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Dean Wareham – Emancipated Hearts (2013) review

December 14, 2013

Dean Wareham – Emancipated Hearts (2013) review

Dean Wareham “Emancipated Hearts” (Sonic Cathedral, 2013) 
Enigmatic lo-fi dream-pop hipster Dean Wareham has wandered
in with a new romantic 10″ solo album that touches all the right nerves,
and pushes all the right buttons, conjuring a waylaid grouping of gentle songs
that he could no longer keep to himself; yet made the calculated decision that
they were so personal, he needed to present them under his own name.
Yes, you’ll still be swooned by the lush and mysterious
backing vocals of Britta Philips, and for all intent and purposes, had the
songs not been played and delivered so singularly raptured, Emancipated Hearts
would sound very much like a Dean & Britta release.  But it’s not, this is resoundingly a Dean
Wareham release, and in that vein we get to turn another page, diving deeper
into the nature of this odd man out, spare no secrets, symphonic character,
fashioned from existential pop-culture, who seems to have stepped right out of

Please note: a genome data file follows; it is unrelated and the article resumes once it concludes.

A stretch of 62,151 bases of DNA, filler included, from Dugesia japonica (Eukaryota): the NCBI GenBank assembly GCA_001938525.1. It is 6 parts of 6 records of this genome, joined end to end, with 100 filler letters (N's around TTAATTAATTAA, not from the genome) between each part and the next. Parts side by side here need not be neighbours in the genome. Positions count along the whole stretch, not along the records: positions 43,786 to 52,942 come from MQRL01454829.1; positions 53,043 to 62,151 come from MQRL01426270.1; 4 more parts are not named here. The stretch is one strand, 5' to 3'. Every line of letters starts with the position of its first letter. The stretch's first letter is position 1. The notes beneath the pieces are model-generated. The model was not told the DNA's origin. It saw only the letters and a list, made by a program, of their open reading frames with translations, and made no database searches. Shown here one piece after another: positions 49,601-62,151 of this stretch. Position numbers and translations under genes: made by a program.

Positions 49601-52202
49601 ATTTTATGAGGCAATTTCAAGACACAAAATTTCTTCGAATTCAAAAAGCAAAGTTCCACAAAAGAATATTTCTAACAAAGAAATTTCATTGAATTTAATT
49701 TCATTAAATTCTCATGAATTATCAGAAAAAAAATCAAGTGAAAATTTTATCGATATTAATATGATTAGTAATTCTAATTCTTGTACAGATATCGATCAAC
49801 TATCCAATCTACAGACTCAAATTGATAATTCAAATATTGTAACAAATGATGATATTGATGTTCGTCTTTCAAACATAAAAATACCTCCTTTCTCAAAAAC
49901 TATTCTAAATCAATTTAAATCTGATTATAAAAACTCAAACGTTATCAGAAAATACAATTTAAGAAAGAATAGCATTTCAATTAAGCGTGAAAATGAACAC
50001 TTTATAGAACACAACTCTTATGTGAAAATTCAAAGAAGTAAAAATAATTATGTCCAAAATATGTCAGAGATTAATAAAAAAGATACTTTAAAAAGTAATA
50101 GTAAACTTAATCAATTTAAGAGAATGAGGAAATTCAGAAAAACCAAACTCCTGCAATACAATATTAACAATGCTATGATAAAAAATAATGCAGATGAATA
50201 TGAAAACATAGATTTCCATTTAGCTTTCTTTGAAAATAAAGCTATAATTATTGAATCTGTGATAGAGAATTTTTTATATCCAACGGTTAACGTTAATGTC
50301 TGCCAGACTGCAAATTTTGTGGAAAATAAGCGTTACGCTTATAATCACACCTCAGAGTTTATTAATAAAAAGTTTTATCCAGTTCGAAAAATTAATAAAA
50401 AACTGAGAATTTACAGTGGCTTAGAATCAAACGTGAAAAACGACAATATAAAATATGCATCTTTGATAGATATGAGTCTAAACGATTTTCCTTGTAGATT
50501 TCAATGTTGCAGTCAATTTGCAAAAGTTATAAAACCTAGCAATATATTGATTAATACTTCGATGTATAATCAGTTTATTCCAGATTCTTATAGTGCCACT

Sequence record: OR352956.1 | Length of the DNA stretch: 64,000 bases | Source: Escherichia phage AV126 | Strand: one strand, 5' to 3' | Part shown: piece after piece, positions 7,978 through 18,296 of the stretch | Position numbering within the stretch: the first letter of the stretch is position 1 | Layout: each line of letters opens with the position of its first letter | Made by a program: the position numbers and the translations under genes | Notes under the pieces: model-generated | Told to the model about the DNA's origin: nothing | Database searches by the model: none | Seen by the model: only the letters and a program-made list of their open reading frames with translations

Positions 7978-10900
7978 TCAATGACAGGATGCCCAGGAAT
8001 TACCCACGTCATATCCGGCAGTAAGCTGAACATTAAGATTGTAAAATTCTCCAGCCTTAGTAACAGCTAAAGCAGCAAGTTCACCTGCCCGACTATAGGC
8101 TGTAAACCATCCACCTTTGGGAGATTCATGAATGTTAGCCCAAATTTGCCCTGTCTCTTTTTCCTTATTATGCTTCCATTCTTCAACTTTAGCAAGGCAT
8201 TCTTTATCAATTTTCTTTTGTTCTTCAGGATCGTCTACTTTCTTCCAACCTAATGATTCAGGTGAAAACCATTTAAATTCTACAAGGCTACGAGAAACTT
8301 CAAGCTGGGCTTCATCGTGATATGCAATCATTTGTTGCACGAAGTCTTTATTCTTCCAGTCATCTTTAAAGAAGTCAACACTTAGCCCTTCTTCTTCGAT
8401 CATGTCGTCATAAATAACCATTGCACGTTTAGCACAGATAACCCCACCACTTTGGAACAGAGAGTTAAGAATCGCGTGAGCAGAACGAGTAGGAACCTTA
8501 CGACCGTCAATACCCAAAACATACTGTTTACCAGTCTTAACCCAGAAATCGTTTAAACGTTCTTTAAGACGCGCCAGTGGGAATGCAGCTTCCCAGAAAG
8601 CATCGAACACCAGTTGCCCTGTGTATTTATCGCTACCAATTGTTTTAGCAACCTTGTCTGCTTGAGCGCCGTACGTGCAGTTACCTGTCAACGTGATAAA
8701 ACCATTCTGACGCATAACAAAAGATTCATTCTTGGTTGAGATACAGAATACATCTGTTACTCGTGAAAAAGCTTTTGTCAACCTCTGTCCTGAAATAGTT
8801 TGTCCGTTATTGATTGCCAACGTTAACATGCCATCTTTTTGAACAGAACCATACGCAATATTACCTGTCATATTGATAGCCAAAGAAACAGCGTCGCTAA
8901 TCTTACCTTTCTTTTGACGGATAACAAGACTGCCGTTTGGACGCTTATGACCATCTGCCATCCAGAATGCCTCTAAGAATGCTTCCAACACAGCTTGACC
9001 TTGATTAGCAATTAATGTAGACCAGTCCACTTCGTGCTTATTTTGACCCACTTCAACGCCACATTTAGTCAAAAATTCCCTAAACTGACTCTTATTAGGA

the pages of “The Third Man” or “On The Road.”
The songs that makeup Emancipated Hearts are rich and full,
at times joyful, laced with childlike fever-dreams, filled with sonic guitars
that lead you down side streets and into places you’ve never considered, or
perhaps avoided, yet are instantly recognizable, warm and comfortable.  At other times the songs have the depth and
feel of looking in on your own home, face pressed to a window, with that single
pane of glass reshaping everything you see, causing one to smile with the
satisfaction of who they are.
I was treated to these drifting gems back in April of 2013
when Dean connected his iPod to my stereo … it was so good to get lost in
this new material, and like all things magical, I remember the day I could no
longer hear any of the tunes dancing in my head.  I’m glad to have them back, glad to hold this
album in my hands, feeling that in the course of my musical journey, I’ve made
the right choices with Galaxie 500, Luna, Dean & Britta, and here with this
understated piece of vinyl.
Midnight music for gazing on a daytime moon …
*** The album was recorded with Jason Quever of the band
Papercuts at Tiny Telephone Studios in San Francisco, featuring Britta
Phillips, Anthony LaMarca, and Gillian Rivers.
Review made by Jenell Kesler/2013
© Copyright http://psychedelicbaby.blogspot.com/2013
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